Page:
According to A Year of Living Consciously, there are three zones of learning:

  • Zone 1: You know what you know
  • Zone 2: You know what you don’t know
  • Zone 3: You don’t know what you don’t know

Those of us of a certain age will remember Defense Secretary Donald Rumsfeld discussing the invasion of Iraq in terms of known knowns, known unknowns, and unknown unknowns. And that is probably the last time we will discuss Donald Rumsfeld on this blog absent the term “war criminal.”

Perhaps a little more definition is in order.

In Zone 1, you can list the skills and concepts you’ve mastered. You know how to drive a car and you are aware of that knowledge.

In Zone 2, you acknowledge there are things you don’t know. You’ve heard of calculus, but perhaps you don’t know how to use it.

In Zone 3, we are unaware of things we don’t know. For example, it took a long time for me to realize that I get grouchy when I’m hungry. I never knew that was a thing. I’m sure my friends did!

For Gay Hendricks, the greatest learning occurs in Zone 3, where we become aware of concepts that we need to identify before we can learn about them.

What does this have to do with writing?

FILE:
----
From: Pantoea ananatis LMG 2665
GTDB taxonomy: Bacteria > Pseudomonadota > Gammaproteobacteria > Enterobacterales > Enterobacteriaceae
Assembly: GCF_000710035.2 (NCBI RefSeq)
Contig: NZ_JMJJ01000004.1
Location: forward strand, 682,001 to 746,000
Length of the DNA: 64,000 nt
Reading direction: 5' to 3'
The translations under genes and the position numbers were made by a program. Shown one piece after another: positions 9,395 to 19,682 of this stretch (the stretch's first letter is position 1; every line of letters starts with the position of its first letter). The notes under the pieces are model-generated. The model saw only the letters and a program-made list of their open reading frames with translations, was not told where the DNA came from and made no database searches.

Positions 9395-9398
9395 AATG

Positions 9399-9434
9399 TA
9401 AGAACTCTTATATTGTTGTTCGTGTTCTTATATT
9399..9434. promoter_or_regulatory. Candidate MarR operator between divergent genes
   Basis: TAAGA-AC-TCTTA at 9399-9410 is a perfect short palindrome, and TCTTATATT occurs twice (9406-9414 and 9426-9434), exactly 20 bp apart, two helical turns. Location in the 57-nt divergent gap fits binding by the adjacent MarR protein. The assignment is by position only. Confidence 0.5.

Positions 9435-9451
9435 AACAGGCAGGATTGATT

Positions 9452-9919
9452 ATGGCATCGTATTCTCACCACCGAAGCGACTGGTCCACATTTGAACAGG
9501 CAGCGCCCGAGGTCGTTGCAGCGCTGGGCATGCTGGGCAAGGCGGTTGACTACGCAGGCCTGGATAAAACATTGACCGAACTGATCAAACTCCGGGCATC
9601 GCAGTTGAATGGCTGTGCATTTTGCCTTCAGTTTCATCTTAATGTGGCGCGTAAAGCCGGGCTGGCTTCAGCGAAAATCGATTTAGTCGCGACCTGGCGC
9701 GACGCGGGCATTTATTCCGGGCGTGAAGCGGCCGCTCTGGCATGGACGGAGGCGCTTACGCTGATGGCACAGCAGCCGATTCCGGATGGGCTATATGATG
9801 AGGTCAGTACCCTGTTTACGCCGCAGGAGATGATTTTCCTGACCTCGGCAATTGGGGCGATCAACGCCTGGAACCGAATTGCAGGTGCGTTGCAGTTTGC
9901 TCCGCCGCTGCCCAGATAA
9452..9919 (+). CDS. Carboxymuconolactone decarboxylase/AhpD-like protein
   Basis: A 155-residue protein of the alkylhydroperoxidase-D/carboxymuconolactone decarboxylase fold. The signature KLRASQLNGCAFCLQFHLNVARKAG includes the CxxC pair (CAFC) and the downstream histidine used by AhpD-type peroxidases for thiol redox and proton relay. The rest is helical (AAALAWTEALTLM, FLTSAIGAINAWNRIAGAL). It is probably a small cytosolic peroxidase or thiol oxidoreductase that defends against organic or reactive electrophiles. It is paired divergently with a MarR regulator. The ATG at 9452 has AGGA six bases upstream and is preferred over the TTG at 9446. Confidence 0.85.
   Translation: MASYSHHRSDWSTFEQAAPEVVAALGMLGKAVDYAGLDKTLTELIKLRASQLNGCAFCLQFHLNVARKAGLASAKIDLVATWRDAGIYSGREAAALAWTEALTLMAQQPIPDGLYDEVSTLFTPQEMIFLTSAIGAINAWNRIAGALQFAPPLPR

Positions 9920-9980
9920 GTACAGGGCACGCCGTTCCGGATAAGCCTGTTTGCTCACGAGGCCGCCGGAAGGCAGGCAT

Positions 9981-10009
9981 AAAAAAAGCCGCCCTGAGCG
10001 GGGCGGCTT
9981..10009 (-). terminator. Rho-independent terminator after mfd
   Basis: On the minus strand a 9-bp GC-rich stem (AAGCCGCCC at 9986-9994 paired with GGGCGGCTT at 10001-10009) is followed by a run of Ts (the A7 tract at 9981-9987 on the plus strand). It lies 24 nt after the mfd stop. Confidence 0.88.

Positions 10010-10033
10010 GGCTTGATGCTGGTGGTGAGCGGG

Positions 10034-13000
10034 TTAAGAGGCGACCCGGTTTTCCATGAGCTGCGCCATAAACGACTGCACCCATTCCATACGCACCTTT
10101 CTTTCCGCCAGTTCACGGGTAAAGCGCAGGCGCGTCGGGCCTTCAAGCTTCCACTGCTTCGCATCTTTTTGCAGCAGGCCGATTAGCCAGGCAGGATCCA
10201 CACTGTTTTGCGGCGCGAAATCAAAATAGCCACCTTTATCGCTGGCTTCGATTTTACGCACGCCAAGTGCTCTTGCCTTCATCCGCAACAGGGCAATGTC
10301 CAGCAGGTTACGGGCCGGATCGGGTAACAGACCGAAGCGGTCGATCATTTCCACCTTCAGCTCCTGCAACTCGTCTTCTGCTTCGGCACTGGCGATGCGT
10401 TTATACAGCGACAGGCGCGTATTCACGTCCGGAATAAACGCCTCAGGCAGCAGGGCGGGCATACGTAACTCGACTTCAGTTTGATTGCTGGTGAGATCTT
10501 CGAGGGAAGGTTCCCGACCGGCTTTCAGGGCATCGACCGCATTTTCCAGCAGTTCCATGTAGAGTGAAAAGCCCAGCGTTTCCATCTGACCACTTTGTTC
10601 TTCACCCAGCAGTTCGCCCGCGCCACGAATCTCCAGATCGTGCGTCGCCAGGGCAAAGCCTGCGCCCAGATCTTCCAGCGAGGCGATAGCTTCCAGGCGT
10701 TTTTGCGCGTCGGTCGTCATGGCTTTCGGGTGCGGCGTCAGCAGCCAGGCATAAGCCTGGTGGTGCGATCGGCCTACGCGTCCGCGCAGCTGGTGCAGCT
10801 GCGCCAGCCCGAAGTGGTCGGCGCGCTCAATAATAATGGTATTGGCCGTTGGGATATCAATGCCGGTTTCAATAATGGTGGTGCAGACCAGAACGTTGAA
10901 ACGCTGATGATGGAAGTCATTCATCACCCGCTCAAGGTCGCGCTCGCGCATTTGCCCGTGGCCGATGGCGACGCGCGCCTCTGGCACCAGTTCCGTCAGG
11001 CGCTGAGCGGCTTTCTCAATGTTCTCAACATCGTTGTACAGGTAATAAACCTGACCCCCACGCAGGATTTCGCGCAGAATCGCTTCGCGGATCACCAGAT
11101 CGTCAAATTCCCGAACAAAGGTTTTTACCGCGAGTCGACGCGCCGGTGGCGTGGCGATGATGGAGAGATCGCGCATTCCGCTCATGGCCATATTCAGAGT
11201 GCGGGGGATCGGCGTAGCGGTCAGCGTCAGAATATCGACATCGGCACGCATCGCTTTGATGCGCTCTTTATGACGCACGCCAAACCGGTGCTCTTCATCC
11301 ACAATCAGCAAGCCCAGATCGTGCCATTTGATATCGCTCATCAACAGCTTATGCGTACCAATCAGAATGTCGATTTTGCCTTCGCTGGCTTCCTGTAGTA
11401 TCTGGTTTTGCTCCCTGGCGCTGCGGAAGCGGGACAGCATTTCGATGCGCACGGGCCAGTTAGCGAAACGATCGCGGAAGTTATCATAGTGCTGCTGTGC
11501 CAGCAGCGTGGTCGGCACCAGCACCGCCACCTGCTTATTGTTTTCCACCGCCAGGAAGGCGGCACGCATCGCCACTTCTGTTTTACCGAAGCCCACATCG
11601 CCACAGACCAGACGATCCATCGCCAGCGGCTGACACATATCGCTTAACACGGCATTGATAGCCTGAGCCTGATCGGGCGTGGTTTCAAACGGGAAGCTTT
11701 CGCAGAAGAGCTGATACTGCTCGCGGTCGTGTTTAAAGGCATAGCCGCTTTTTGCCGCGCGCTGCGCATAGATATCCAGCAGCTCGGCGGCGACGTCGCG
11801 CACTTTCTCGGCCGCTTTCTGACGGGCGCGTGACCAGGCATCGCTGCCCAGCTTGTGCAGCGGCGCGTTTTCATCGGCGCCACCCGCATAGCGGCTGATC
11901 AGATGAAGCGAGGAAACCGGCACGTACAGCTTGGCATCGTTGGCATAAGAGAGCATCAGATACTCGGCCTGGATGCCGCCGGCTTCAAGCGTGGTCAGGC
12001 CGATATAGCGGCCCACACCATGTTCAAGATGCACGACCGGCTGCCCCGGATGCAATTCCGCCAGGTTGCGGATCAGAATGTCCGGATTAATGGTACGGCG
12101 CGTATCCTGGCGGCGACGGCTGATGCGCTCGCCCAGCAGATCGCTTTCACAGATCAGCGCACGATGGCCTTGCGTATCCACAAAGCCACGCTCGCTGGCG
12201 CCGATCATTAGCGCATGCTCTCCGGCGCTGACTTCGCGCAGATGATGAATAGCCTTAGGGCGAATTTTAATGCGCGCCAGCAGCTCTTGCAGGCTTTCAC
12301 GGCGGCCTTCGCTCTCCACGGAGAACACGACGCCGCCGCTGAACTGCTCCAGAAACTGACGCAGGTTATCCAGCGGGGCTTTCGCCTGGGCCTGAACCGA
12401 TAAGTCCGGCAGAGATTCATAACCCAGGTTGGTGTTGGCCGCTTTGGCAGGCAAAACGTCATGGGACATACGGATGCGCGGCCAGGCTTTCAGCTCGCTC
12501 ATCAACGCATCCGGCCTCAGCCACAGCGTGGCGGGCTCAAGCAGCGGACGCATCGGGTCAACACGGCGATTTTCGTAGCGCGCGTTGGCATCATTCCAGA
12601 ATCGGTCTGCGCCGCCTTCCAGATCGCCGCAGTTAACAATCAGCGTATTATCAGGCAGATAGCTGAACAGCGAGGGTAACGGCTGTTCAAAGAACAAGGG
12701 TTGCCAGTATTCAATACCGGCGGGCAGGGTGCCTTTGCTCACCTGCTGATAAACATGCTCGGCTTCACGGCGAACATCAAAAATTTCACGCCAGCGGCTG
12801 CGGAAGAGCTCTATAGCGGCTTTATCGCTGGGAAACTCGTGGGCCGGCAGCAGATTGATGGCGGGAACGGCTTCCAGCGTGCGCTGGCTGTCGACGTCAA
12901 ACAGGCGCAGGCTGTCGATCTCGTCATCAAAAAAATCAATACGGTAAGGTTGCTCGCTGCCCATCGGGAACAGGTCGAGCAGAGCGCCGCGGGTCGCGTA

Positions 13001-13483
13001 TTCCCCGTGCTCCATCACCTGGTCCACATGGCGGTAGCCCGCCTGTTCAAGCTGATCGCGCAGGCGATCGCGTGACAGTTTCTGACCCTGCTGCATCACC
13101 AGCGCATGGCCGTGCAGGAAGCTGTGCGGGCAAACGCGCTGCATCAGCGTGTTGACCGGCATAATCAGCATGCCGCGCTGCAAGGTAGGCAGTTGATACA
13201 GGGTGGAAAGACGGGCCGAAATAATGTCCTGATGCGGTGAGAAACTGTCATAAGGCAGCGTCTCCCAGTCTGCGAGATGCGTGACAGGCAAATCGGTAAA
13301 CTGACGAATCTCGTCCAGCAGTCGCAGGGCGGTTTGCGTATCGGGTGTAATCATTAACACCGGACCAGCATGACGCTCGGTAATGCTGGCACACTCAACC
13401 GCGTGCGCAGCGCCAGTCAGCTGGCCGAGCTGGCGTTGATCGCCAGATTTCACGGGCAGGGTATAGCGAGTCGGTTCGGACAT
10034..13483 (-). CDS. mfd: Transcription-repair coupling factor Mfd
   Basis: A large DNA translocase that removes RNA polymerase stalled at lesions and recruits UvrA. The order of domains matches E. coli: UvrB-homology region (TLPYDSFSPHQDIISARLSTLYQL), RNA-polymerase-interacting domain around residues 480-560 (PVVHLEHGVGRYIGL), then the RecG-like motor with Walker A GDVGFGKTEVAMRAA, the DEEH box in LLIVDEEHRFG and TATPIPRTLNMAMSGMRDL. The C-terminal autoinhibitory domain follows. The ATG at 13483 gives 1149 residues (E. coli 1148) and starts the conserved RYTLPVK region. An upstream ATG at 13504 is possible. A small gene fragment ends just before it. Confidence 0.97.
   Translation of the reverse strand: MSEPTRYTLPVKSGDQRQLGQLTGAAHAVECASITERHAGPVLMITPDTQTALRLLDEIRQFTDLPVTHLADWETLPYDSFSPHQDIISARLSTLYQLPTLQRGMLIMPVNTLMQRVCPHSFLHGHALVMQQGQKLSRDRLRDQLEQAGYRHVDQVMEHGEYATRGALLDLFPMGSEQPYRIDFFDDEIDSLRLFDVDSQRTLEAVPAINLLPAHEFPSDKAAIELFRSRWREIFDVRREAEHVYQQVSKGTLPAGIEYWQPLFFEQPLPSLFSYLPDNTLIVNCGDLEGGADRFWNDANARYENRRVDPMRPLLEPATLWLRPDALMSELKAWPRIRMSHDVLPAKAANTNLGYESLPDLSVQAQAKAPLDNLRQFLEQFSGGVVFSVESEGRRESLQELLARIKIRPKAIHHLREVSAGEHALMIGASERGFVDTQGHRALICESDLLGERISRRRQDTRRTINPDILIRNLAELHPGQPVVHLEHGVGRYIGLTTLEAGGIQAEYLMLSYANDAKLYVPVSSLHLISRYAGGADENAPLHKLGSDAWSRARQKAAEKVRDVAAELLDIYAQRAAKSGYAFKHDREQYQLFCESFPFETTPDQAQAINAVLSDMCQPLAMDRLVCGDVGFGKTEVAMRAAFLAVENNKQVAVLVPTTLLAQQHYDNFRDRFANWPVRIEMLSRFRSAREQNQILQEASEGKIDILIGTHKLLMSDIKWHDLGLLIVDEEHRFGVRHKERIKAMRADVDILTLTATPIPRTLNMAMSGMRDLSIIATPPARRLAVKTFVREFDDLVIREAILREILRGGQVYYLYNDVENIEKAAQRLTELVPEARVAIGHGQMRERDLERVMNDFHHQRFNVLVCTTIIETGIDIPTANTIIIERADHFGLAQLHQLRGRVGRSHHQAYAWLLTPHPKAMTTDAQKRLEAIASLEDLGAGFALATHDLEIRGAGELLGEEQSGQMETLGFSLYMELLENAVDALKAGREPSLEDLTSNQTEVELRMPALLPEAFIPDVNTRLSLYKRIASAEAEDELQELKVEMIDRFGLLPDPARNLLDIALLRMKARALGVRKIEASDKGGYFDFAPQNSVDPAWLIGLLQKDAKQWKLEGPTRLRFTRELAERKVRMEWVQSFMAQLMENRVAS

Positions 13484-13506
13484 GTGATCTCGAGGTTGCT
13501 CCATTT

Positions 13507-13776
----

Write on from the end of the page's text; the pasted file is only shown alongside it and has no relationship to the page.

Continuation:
Writing requires continuous learning. A lot of advice columns won’t say it that bluntly, because “learning” sounds boring to a lot of people. It’s a turn-off. Too bad, I say! Get used to it. Every time you write, you’re learning something, even if you’re merely learning how to tell the story in your head. Hopefully more.

For today’s exercise, think about what you know about writing, perhaps what you do well. Consider what you don’t know or the elements that don’t come easily for you. According to peers, I’m proficient with narrative, dialogue, and character. I don’t need anyone to tell me I suck at plotting.

Finally, acknowledge that there are things you don’t know that you don’t know. Accept – and look forward to! – writing a story that doesn’t let you rely on your old tricks, skills you’ve already learned and mastered. Anticipate having an idea for a story structure or narrative approach that comes from so far out in left field that you’ll have to start from scratch to figure out how to accomplish it.

Today, make a promise to be open to learning whatever you need to learn.